Hunters who stopped at the region’s three Fish, Wildlife and Parks check stations reported that cold and blowing snow made hunting conditions and mountain access difficult Saturday and Sunday.
At the Lavina check station, FWP wildlife biologist Ashley Beyer reported that hunter numbers were down 38 percent from the same weekend in 2011. The mule deer and white-tailed deer harvest was down slightly from a year ago, but the percentage of hunters with game was up to 21 percent from 17 percent in 2011.
For the first four weekends of the season, hunter numbers at the Lavina check station are at a historic low – just 954 people checked compared to a long-term average of 1,259. Overall, 21 percent of hunters had harvested animals compared to a long-term average of 30 percent.
At the Columbus check station, FWP wildlife biologist Shawn Stewart reported that hunter numbers were at just 52 percent of last year’s count – and the lowest since 1994. The mule deer and white-tailed deer count was less than half of last year’s number for the same weekend. Only 34 percent of hunters had harvested game compared to 41 percent during the fourth weekend of the 2011 season.
For the year, 656 hunters have stopped at the Columbus check station – down 15 percent from the long-term average. The white-tailed deer harvest reported at Columbus for all of 2012 is 11 percent ahead of average while the mule deer harvest is down 45 percent. This year’s elk harvest is up 40 percent from the long-term average.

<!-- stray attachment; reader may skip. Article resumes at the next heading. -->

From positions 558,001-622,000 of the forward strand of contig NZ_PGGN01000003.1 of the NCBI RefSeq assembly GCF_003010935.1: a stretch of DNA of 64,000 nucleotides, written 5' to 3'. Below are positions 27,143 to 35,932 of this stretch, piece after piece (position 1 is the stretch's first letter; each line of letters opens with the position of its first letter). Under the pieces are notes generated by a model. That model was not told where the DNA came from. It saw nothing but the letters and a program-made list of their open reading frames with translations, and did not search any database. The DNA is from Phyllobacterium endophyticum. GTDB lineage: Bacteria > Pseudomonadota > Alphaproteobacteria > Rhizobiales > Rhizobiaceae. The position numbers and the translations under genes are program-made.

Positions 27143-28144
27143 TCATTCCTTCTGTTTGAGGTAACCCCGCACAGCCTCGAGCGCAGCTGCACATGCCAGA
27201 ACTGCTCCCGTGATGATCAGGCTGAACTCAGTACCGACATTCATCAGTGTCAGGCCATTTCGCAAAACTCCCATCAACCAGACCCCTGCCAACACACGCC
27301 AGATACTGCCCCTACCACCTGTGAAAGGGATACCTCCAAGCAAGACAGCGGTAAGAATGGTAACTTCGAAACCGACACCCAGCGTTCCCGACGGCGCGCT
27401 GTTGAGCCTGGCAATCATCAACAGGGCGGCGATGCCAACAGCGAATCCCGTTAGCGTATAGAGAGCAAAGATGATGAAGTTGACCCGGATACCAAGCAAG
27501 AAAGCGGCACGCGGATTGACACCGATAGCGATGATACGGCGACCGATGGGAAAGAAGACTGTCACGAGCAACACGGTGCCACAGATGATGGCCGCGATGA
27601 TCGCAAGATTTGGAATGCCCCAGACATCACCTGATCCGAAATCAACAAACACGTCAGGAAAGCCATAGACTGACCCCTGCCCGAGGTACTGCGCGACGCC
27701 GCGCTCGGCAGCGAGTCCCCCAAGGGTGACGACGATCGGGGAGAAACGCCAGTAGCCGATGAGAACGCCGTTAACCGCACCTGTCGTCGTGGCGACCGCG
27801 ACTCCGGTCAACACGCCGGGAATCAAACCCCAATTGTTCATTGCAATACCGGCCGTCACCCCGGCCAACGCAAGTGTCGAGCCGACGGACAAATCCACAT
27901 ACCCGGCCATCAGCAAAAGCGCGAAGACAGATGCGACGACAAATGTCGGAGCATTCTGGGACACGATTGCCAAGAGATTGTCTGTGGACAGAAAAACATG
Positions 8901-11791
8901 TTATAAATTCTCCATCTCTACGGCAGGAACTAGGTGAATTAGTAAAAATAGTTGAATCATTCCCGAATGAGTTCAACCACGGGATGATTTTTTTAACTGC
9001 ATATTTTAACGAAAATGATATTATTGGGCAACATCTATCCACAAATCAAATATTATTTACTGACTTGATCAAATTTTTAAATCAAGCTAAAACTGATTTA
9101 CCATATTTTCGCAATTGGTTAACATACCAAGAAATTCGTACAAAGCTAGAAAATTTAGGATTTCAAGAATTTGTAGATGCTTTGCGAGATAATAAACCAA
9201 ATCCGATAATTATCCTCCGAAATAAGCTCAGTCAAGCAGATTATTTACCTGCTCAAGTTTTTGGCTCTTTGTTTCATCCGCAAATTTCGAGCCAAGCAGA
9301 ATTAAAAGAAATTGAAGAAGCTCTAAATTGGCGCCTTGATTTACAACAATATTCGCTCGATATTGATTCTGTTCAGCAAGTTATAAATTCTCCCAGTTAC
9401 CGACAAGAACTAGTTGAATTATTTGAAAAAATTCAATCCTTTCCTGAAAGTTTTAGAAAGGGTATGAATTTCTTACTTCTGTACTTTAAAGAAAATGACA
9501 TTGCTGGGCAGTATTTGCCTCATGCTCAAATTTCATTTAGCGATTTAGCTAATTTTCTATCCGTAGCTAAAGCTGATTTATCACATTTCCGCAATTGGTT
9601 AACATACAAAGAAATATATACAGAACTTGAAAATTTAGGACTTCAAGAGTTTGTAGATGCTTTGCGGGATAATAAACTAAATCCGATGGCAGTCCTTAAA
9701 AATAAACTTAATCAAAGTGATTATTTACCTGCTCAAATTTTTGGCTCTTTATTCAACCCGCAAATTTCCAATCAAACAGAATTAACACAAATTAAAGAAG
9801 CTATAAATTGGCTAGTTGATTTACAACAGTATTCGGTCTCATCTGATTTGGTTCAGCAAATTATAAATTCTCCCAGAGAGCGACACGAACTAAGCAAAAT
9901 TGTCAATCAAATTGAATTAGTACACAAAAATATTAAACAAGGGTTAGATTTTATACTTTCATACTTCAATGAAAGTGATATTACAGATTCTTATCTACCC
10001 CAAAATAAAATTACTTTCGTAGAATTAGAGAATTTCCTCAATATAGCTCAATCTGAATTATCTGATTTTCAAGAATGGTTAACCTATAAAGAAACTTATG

At Big Timber, FWP wildlife biologist Justin Paugh reported a continuing trend of fewer than average hunters and harvested deer, but a relatively successful elk kill. Just 103 hunters stopped at the Big Timber check station over the weekend, compared to 120 during the same period last year and a long-term average of 138. This year 41.7 percent of hunters had harvested game – up 10 percentage points from the record-low in 2011. Elk remained a bright spot with nine checked over the weekend compared to only one last year.
For the year, the number of hunters who stopped at the Big Timber check station is 94 percent of average. So far 40.6 percent of hunters have harvested game – well below the long-term average of 53.5 percent. Hunters had checked 45 elk to date at Big Timber – nearly double the long-term average of 23.
The general big game season runs through Nov. 25.
FWP operates check stations throughout the antelope and general big game seasons to gather biological information about the state’s herds and hunting conditions. Game wardens also check some hunters at the stations for compliance with state laws.
All hunters are required to stop at any check station they pass either on the way to or the way home from the field, whether or not they have harvested game.